Hundreds Ascend Metropolitan Museum of Art Stairs for Indigenous Peoples’ Day Protest

ARTNews, October 14, 2019

As the sun began to set on Monday, hundreds of protestors took to the stairs of the Metropolitan Museum of Art in New York. Many carried with them signs that mentioned Palestine, Kashmir, Standing Rock, and elsewhere, and many more brought banners condemning various forms of racism and out-of-control capitalism.

The huge crowd of demonstrators were there as part of an action held on the occasion of Indigenous Peoples’ Day, the holiday that began as a protest against Columbus Day in the United States some 30 years ago. Activists have used it to celebrate the indigenous peoples who preceded Columbus’s arrival in North America and who were subjugated after it. The action was part of an event led by the group Decolonize This Place (the group that staged the highly visible recent protests at the Whitney), in collaboration with a number of other organizations, that throughout the afternoon involved a tour of New York sites related to histories of colonialism and displacement.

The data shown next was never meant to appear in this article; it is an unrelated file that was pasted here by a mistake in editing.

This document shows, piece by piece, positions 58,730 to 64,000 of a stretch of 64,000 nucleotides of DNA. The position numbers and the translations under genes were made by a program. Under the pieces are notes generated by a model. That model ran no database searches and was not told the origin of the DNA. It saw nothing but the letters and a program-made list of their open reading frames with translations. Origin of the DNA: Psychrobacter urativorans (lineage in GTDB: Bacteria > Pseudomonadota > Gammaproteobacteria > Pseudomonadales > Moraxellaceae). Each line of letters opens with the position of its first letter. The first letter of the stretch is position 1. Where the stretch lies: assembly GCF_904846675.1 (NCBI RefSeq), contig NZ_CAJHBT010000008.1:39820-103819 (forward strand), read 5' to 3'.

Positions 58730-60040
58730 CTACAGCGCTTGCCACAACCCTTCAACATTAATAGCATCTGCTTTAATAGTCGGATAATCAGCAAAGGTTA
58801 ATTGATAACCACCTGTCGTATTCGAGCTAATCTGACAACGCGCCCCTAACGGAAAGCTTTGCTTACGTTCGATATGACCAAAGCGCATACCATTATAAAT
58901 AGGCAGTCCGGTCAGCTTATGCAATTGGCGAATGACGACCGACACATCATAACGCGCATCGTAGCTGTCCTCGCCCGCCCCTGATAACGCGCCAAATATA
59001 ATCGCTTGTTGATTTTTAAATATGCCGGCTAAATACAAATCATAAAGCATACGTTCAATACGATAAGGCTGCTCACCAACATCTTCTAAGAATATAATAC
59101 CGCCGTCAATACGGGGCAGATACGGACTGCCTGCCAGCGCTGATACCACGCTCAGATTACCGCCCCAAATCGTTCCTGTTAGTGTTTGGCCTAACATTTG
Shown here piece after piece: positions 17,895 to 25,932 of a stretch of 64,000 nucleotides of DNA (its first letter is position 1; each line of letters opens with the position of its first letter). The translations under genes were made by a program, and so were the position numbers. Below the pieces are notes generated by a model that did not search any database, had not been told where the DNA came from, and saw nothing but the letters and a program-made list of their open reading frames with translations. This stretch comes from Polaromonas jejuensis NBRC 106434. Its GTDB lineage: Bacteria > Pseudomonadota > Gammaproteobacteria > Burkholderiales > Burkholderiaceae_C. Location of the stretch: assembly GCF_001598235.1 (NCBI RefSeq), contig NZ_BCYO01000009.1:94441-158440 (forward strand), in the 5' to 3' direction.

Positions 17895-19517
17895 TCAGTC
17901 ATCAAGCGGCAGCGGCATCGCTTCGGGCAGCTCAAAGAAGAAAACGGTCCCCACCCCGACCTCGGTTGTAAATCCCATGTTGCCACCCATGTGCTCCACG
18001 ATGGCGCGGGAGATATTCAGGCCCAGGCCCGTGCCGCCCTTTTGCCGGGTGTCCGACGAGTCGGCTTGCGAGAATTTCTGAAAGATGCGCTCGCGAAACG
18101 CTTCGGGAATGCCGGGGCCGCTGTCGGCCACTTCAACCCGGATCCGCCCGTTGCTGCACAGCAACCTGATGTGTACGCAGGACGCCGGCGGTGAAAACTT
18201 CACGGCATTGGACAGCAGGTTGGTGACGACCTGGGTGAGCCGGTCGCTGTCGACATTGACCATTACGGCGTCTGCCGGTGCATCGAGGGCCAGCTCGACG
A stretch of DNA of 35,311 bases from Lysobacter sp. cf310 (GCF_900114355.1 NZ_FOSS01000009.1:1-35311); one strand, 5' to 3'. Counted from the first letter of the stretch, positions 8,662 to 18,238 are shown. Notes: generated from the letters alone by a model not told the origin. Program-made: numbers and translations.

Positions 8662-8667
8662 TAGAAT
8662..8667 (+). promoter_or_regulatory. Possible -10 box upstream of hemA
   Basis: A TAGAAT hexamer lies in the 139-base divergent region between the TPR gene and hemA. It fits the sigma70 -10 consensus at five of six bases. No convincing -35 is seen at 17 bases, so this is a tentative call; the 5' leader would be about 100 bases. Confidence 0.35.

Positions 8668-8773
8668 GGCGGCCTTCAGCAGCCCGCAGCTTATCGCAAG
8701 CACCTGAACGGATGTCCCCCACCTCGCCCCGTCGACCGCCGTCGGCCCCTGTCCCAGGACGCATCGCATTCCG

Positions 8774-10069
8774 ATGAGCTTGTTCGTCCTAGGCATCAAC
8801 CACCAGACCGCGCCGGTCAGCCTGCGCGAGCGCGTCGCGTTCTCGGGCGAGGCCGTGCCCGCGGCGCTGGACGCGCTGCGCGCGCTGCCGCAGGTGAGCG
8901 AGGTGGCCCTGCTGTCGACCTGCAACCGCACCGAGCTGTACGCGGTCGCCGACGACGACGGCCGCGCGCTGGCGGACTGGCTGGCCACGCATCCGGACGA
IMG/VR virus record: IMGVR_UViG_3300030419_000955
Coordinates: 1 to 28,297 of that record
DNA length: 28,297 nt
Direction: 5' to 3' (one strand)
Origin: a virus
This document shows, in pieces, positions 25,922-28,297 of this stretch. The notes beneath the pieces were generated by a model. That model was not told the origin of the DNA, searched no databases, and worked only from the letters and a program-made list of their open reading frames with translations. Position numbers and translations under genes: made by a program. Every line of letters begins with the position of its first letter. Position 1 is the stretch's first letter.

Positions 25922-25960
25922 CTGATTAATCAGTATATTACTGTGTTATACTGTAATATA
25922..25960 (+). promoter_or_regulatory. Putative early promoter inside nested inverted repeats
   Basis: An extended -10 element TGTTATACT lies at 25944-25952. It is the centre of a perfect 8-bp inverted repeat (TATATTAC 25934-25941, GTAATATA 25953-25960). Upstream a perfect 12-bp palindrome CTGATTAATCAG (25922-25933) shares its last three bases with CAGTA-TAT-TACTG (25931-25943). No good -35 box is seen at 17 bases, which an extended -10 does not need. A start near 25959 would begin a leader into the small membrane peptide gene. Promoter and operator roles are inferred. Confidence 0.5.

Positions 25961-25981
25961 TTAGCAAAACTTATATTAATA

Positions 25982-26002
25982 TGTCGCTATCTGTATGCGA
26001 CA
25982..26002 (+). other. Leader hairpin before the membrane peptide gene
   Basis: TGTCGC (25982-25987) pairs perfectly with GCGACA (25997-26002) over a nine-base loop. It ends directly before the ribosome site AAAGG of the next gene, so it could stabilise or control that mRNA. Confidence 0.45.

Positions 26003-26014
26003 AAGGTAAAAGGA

Things had kicked off earlier in the day at the American Museum of Natural History, where there is a monument to former U.S. President Theodore Roosevelt on horseback, with a Native American man and a man of African descent at his sides. In a flyer handed out at the event, activists called Roosevelt “an imperialist” and “an eugenicist.” Also visited by the protesters as part of the day were the former location of Seneca Village, a slice of Central Park from which the Lenape people and, later, a black community were displaced; the Great Lawn, a picturesque section of the park from which soaring skyscrapers and other symbols of gentrification are visible; and Cleopatra’s Needle, a 12th-century Egyptian obelisk brought to New York in the 19th century at the command of a U.S. naval officer.

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